Transistors are available in a large variety of shapes and sizes, each with its own unique
characteristics. The characteristics for each of these transistors are usually presented on
SPECIFICATION SHEETS or they may be included in transistor manuals. Although many properties of
a transistor could be specified on these sheets, manufacturers list only some of them. The specifications
listed vary with different manufacturers, the type of transistor, and the application of the transistor. The
specifications usually cover the following items.
1. A general description of the transistor that includes the following information:
a. The kind of transistor. This covers the material used, such as germanium or silicon; the type
of transistor (NPN or PNP); and the construction of the transistor(whether alloy-junction,
grown, or diffused junction, etc.).
b. Some of the common applications for the transistor, such as audio amplifier, oscillator, rf
c. General sales features, such as size and packaging mechanical data).
2. The "Absolute Maximum Ratings" of the transistor are the direct voltage and current values that
if exceeded in operation may result in transistor failure. Maximum ratings usually include
collector-to-base voltage, emitter-to-base voltage, collector current, emitter current, and collector
3. The typical operating values of the transistor. These values are presented only as a guide. The
values vary widely, are dependent upon operating voltages, and also upon which element is
common in the circuit. The values listed may include collector-emitter voltage, collector current,
input resistance, load resistance, current-transfer ratio (another name for alpha or beta), and
collector cutoff current, which is leakage current from collector to base when no emitter current
is applied. Transistor characteristic curves may also be included in this section. A transistor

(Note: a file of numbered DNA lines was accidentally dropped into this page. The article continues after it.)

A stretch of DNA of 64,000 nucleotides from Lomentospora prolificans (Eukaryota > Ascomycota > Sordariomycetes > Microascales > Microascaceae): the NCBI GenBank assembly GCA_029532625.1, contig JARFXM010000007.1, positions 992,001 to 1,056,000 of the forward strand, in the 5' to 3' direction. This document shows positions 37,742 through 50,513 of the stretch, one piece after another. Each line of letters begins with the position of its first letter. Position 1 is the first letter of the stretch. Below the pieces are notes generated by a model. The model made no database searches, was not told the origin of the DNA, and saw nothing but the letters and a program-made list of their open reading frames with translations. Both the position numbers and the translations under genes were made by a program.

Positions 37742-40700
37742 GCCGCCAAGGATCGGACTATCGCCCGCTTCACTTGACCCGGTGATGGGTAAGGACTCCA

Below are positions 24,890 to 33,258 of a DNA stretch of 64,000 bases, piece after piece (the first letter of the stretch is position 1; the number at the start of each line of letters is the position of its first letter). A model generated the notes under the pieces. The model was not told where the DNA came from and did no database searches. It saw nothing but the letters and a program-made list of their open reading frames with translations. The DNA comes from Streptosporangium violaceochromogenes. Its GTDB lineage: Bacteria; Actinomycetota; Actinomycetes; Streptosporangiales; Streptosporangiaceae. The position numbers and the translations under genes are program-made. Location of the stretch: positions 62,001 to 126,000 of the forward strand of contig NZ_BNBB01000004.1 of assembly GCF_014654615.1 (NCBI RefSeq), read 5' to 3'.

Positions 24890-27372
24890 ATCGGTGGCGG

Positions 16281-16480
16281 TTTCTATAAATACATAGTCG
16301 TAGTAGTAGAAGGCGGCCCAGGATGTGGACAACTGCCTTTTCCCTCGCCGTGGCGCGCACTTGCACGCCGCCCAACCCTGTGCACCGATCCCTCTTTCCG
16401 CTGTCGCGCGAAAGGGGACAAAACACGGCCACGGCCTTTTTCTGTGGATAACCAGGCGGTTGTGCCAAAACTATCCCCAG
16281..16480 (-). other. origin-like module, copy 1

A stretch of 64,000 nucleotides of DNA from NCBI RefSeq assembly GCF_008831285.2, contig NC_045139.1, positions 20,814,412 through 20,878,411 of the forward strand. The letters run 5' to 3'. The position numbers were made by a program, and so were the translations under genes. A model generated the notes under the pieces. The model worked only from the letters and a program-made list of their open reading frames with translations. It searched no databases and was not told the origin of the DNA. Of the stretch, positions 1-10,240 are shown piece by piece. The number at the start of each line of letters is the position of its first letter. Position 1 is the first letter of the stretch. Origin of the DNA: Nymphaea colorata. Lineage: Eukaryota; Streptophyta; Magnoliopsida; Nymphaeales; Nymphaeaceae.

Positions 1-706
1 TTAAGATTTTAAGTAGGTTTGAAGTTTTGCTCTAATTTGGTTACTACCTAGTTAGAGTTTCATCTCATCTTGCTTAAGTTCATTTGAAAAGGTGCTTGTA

characteristic curve is a graph plotting the relationship between currents and voltages in a circuit.
More than one curve on a graph is called a "family of curves."
4. Additional information for engineering-design purposes.
So far, many letter symbols, abbreviations, and terms have been introduced, some frequently used
and others only rarely used. For a complete list of all semiconductor letter symbols and terms, refer to
EIMB series 000-0140, Section III.
Transistors can be identified by a Joint Army-Navy (JAN) designation printed directly on the case of
the transistor. The marking scheme explained earlier for diodes is also used for transistor identification.
The first number indicates the number of junctions. The letter "N" following the first number tells us that
the component is a semiconductor. And, the 2- or 3-digit number following the N is the manufacturer's
identification number. If the last number is followed by a letter, it indicates a later, improved version of
the device. For example, a semiconductor designated as type 2N130A signifies a three-element transistor
of semiconductor material that is an improved version of type 130: